Luckily I have good friends... who humor me. And I know that when we do disagree, it will only make the discussion and the development that much richer... because they are nice and smart.
BTW....The invitation is open to anyone who is interested - message me or e-mail me and I'll give you the weekly details and weblink to the movie list so you can see what we're watching. It's a no-commitment invitation as I'd be doing this by myself if no one else ever showed up.
In any case, last Friday was the first of our screenings as we watched the documentary film, "Mother Teresa" I wasn't sure what to expect, as I had never seen it, but Siskel and Ebert gave it 2 thumbs up, so I was hoping it would be good.
I didn't know much about the incredible work of Mother Teresa, but the film has had me reflecting ever since on the things she said, the way she worked and the life she's led. Without a political swing, with no ulterior motives and with only the aid of "Divine Providence," she moved across the globe doing whatever she could do as a person to bring joy and love to those most forgotten among us, one person at a time. Her ideas so simple and honest. So seemingly easy for us to apply in our lives that it's almost embarrassing that I hadn't focused on it before. For example - one of the more personally thought provoking things she spoke of in the film:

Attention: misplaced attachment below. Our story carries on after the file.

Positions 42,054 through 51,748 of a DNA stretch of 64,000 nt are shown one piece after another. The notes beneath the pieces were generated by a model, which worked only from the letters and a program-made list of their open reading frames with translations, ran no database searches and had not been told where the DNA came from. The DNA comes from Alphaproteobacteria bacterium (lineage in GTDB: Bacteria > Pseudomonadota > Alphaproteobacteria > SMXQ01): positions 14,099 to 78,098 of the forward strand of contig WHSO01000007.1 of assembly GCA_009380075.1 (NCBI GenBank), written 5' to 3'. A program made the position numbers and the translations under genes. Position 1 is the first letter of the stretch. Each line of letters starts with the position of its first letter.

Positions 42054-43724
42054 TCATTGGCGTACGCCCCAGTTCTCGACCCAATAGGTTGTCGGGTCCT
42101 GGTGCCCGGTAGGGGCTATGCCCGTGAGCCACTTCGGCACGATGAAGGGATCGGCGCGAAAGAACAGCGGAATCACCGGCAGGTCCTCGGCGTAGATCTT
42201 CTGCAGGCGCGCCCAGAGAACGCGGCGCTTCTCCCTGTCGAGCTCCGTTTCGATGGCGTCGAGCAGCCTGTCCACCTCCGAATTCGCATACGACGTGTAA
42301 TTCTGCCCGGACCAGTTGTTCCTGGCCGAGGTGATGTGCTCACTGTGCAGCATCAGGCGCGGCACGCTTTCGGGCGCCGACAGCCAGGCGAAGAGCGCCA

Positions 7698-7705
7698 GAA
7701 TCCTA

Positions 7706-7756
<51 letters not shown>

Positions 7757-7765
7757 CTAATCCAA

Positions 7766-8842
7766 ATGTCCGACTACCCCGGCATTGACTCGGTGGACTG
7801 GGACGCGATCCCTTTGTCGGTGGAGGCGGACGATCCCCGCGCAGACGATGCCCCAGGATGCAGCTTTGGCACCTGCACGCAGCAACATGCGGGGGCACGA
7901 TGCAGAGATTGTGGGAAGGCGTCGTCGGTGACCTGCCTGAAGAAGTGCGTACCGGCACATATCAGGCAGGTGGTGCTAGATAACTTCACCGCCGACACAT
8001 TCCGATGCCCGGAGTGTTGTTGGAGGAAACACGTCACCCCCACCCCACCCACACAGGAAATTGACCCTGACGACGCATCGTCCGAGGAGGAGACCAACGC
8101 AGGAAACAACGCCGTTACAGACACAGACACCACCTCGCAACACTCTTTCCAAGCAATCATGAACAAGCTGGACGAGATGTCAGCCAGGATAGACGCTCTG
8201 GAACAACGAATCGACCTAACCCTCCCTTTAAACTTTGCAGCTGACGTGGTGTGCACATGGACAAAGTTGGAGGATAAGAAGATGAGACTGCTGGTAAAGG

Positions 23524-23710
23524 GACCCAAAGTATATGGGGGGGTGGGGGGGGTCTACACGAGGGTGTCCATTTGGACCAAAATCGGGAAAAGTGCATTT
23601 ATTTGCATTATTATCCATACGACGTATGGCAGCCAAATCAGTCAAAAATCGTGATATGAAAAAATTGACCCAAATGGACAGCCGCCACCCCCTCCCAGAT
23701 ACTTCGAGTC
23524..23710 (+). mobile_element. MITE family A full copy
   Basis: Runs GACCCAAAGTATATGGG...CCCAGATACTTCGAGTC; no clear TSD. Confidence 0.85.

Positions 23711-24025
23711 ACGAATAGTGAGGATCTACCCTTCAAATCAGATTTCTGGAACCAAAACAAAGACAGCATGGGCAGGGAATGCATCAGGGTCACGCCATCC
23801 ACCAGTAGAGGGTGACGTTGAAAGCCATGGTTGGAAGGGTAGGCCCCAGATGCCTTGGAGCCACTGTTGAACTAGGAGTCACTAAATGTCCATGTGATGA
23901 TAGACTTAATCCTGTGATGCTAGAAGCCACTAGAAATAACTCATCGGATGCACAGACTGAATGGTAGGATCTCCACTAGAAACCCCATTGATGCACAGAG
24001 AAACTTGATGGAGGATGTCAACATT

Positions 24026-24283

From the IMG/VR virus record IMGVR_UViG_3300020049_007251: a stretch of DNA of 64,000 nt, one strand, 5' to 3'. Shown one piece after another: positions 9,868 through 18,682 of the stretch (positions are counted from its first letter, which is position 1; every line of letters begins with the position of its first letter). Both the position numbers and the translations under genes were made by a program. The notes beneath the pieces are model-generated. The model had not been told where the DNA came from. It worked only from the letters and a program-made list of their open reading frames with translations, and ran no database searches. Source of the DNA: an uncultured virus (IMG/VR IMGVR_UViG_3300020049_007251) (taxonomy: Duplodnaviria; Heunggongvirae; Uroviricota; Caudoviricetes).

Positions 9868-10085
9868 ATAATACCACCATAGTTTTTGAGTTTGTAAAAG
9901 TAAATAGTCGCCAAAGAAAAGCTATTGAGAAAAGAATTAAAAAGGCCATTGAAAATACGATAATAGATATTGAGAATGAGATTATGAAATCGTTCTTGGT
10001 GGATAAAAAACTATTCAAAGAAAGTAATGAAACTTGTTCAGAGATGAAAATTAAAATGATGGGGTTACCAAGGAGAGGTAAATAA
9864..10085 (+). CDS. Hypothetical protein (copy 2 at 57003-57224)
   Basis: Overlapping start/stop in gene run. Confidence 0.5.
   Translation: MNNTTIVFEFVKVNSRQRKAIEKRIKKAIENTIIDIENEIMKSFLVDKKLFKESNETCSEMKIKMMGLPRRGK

"There is a terrible hunger for love. We all experience that in our lives - the pain, the loneliness. We must have the courage to recognize it. The poor you may have right in your own family. Find them. Love them."
It was exactly the type of film I had hoped it would be - and it sparked a chain of thoughts and reflection that I hadn't experienced in previous Lenten endeavors. After the film, we initially all just talked about how amazing her life was and how simple and direct the way she worked was - no fundraisers, no advertising, no discrimination - just person to person love and acceptance. The thought process continued even after we left that night and I haven't been able to stop thinking about it since. I'm not sure if it did the same for everyone else that watched, but I hope it did. Mike and I have been talking about it and coming back to it as a point of discussion a number of times over the past few days... much more thought happening than when I gave up soda.
If you've got any good movies that sparked that spiritual side of you - let me know. I'm looking for more! I'm trying to stay away from movies that are cheeseball watered down stuff that we may have had to watch in High School religion classes and really want to watch well made films so I have mostly put together the viewing list by cross checking high customer ratings on Amazon with Roger Ebert's reviews and picking only his 3 star or higher reviewed films when available. So far, so good.